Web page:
The U.S. Department of Veterans Affairs (VA) is probably most well-known for providing veterans with health care coverage and medical services, but the VA also offers a wide array of other benefits to servicemembers and their families. One such program provides qualifying vets with a monthly monetary benefit to supplement their income. This benefit is known as the basic veterans pension.
Eligibility Requirements for the Veterans Pension
There are several eligibility requirements that veterans must meet in order to qualify for the VA pension program. The first and simplest requirement is that a veteran must have received a discharge other than dishonorable. All other requirements are described in detail below.
Wartime Service Requirements
The veteran must have served at least 90 days of active military, naval or air service, with at least one day taking place during a recognized period of war. The VA recognizes the following wartime periods:
- Mexican Border Period: May 9, 1916 – April 5, 1917, for veterans who served in Mexico, on its borders or adjacent waters
- World War I: April 6, 1917 – November 11, 1918
- World War II: December 7, 1941 – December 31, 1946
- Korean Conflict: June 27, 1950 – January 31, 1955
- Vietnam Era: February 28, 1961 – May 7, 1975, for veterans who served in the Republic of Vietnam during that period; otherwise August 5, 1964 – May 7, 1975
- Gulf War: August 2, 1990, through a future date to be set by law or Presidential Proclamation
(Veterans who entered active duty after September 7, 1980, must have either served 24 months or the full period for which they were called into active duty with at least one day during a wartime period defined above.)
Because this pension is intended to supplement the income of financially needy vets, it makes sense that the VA requires applicants to demonstrate their financial need. There are both income and net worth limitations that must be met to qualify.
For 2018, a veteran’s annual income must not exceed the Maximum Annual Pension Rate (MAPR) of $13,166. For a veteran with a spouse, their household income must not exceed the MAPR of $17,241. Income sources include earnings, disability and retirement payments, payments from annuities, and net income. However, a veteran’s countable income can be reduced by unreimbursed medical expenses that exceed five percent of their appropriate MAPR. For a single veteran this threshold is $659, and for a married veteran, it is $863.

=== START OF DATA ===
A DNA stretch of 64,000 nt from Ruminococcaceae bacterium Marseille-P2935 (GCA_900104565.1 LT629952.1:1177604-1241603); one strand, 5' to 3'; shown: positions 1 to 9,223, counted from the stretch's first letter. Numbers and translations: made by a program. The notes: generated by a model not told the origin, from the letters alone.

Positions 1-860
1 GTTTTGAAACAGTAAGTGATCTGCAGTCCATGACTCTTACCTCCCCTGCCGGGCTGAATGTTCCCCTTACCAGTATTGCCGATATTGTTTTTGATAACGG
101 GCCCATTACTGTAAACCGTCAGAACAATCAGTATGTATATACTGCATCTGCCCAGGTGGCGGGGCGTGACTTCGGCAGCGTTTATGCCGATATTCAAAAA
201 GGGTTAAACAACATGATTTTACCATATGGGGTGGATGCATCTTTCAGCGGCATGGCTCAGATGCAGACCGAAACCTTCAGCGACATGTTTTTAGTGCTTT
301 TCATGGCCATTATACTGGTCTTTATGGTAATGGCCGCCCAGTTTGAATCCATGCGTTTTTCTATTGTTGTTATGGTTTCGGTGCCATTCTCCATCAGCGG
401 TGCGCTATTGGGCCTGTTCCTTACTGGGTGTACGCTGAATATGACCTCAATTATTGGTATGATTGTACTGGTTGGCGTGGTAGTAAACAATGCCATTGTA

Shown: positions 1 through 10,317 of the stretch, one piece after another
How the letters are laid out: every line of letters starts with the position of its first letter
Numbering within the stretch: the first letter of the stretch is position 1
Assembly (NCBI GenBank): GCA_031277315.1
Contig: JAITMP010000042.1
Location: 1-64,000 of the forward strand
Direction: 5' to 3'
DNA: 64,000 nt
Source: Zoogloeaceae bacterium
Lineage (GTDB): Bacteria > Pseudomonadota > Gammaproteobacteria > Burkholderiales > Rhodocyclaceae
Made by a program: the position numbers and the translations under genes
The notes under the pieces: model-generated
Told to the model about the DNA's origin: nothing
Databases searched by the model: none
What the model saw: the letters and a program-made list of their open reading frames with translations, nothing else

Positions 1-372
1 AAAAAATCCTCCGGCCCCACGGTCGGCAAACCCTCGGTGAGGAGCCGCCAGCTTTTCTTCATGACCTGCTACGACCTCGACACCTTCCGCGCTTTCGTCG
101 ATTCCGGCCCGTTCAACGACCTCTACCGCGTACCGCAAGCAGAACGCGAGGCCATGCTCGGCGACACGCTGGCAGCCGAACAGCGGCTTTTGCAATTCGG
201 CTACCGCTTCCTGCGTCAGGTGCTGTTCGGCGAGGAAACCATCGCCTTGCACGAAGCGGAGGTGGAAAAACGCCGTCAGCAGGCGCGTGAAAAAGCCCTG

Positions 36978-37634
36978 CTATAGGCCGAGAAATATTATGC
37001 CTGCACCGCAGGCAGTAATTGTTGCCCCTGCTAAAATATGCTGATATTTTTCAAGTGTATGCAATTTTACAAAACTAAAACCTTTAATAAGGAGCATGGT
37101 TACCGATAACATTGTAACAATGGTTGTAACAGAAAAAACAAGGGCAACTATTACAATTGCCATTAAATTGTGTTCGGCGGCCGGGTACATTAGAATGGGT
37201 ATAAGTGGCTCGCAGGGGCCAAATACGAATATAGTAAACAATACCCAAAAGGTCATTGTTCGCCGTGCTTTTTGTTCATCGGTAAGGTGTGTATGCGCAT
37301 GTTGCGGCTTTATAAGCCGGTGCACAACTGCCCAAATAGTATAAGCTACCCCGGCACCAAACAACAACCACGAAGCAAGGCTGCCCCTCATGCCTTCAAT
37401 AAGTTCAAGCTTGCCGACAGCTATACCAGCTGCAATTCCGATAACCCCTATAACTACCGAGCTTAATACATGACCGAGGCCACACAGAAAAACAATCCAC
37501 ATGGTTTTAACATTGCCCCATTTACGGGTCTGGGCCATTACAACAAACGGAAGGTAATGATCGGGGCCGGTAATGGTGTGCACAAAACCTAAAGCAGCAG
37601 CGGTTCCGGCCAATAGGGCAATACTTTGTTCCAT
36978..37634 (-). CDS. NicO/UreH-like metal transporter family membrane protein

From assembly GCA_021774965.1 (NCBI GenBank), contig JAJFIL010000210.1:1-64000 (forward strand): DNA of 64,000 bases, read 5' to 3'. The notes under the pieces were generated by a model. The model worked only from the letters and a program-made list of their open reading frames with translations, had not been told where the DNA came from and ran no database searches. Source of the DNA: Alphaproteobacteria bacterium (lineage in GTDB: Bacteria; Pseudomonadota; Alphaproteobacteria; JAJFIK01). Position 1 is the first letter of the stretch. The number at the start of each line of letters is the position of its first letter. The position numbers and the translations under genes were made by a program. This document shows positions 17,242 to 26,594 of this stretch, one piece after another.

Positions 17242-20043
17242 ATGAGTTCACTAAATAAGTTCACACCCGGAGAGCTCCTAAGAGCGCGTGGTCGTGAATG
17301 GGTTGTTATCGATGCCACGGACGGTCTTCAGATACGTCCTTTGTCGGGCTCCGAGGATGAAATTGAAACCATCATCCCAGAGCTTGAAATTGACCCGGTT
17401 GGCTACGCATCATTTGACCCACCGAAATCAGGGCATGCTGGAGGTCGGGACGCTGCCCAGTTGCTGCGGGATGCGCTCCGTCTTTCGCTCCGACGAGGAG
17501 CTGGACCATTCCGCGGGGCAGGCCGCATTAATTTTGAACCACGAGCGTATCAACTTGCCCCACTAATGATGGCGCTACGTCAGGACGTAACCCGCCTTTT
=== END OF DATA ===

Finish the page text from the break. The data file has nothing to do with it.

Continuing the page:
For example, if a married veteran’s annual income is $18,000, they would not financially qualify for this pension. However, let’s say that this couple also incurs $1,700 worth of unreimbursed medical costs over the course of the year. Their countable income is actually reduced by $837 (1,700 – 863 = 837) to equal $17,163, which is below the MAPR limit. This couple meets the income qualifications for the veterans pension.
When it comes to net worth limits, the VA’s method for determining eligibility is much more complex and a bit of a mystery. Applicants are expected to provide detailed information regarding all the bank accounts, property (except one primary residence) and investments they own. Based on the applicant’s age and life expectancy, the VA will determine whether these assets could reasonably sustain the veteran throughout the rest of their life. Those found to have “excessive net worth” are considered ineligible.